Friday, December 09, 2005

Parable of the Gypsy Tramp, Part Two

As for Earth's brother, He used to be an outside god, master steward of wine and grain, dancing with the farmers in the villages. Out of ritual necessity they killed him each time, but each time he came back, like the harvest itself, giving life to the little community that dressed and kept the fields and the vineyards. Now He's in that church-vault, chained at the altar, she's outside on the steps, and the dance... When was the last time you went to the dance? And which of the creatures of the Ark were there? And what the condition of the forest whence they came?

Does Christ not long for his sister, formerly magnificent in her abundant beauty? Is this why he looks so sad? As Lord of the Dance, he was once nailed to the world-tree, then cut down and buried in another stone vault. He leapt back up, like a vigorous young sprout from a felled tree trunk, and came as a magnificent bridegroom to this marriage. True, it was a humble place on a side street of Rome, and the wedding feast was a potlach. Folks came from all over the great city to see the ceremony. They didn’t have much, but they joyously brought what they could. The Lord made sure everyone had plenty, turning the water to wine and multiplying the loaves and fishes.

His sister, bearing His imprint, always did the same at her more plodding pace. Her most recent dance-feast began sixty-seven million years ago, when she made some major alterations to her old dress with the seed of His Word, filling the seas with dancing, slithering beings and the glorious forest and plains with their triumphant ark.

So we come to the end of our parable. Having defeated Death to come to His wedding before, do you think Christ will allow the bride in the vault to imprison Him forever? And do you think his sister, tough, compassionate Mother Earth, will continue to be a Gypsy Tramp, the Ishmael of our time? I wouldn't bet on either scenario, because awakened people of faith are more powerful than governments or corporations and the accumulated weight of habit.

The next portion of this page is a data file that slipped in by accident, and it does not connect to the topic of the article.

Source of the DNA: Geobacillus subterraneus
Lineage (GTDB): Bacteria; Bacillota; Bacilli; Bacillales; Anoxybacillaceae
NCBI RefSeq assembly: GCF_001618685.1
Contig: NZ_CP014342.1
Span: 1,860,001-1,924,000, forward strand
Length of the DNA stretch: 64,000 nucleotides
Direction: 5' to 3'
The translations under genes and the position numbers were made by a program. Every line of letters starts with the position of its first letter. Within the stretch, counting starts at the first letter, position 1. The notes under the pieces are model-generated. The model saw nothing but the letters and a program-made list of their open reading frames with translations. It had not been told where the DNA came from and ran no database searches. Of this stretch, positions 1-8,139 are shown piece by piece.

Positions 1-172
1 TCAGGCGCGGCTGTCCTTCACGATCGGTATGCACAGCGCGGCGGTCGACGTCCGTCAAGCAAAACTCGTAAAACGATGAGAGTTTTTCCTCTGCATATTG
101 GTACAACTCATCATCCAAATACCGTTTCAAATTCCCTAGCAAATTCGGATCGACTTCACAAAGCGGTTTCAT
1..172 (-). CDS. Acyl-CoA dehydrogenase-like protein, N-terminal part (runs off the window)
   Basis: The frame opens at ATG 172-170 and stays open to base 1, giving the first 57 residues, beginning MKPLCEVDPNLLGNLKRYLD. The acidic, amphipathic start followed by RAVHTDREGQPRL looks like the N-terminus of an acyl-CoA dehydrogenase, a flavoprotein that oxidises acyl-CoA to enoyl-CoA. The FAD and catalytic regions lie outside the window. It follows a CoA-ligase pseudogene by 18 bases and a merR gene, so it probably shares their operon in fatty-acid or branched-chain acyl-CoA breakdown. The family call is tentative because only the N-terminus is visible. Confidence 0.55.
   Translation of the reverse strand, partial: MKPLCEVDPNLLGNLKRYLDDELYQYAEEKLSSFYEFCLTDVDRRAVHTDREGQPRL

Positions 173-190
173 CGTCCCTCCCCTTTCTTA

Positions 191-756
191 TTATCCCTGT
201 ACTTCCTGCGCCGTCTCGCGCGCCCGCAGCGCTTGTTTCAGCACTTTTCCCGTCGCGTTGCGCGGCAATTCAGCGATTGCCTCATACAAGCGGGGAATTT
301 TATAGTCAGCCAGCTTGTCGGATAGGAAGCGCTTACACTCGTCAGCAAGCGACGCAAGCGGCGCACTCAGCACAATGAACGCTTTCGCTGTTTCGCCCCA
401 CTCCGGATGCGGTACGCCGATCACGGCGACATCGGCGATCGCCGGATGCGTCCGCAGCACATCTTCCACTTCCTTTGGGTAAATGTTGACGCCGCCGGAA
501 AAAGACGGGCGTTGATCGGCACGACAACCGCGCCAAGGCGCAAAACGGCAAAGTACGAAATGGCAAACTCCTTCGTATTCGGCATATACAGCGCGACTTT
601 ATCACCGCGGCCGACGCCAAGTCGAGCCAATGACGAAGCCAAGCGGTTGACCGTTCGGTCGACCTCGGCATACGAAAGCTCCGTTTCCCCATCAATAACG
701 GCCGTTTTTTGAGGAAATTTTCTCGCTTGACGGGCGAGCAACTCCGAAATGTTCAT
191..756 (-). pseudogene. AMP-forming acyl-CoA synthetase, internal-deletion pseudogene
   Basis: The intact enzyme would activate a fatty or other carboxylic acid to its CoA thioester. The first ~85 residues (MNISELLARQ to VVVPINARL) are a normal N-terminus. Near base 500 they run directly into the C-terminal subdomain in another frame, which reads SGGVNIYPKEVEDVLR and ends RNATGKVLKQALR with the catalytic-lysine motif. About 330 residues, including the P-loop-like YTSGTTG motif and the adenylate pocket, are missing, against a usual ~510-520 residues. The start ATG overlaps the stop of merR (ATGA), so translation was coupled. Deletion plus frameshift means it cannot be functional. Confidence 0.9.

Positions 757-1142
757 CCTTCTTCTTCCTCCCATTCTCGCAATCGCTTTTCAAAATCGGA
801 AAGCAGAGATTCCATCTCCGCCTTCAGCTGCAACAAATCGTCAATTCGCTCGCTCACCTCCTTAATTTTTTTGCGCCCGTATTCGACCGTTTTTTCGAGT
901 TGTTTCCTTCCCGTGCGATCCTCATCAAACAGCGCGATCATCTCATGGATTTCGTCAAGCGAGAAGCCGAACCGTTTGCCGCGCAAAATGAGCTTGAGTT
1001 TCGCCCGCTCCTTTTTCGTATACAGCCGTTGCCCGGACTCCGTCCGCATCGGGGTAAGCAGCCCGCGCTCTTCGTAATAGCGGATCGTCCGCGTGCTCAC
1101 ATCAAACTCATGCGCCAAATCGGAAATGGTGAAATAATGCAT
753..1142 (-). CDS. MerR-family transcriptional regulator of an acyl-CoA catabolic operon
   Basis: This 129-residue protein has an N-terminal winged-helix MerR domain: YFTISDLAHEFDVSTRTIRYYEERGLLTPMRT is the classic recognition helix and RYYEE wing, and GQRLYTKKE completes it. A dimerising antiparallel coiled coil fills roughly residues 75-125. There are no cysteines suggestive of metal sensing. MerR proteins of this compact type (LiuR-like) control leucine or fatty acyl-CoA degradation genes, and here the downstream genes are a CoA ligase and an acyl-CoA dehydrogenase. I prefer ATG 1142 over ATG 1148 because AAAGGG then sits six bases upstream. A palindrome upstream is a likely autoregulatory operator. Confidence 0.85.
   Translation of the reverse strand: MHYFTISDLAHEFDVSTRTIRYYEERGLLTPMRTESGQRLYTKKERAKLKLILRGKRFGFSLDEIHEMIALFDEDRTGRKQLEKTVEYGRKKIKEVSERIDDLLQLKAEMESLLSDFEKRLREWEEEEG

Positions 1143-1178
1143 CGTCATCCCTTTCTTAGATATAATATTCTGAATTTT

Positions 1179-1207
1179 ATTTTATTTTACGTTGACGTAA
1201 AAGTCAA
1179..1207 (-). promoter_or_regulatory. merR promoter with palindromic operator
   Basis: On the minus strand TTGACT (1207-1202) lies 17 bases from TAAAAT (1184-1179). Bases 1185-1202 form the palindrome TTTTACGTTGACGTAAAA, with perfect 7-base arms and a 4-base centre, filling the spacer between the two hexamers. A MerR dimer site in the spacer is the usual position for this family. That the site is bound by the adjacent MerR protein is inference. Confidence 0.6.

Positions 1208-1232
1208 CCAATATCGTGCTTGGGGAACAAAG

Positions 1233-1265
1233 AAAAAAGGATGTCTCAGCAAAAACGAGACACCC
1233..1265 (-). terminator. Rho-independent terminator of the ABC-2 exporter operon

If you're not sure you’ve awakened to the challenge, look for the Gypsy Tramp outside the door - she's the homeless one this season. Take her home to dinner and listen carefully with your heart wide open to the story she has to tell you.

As for a seasonal message, the Advent that I await this year and the remainder of my days is the reunion of Christ and Earth - one flesh, one spirit.

NEXT: Report on Montreal Kyoto Protocol Meeting – witness of the faith community.

hey bob
so i'm curious - does your ideal reader need to know the bible intimately? does he/she need to know most of the parables or analogies in a flash?
ok bob. don't leave us hanging here. :-)
wishing you well, i know you're travelling. we'll see each other after the first of the year. :-)
ps. i started posting the same content on blogger that i post on LJ, just because it seemed easier. if you would put a link for my page on yours, that would be great (you have a link on my page, go there and you'll see it).
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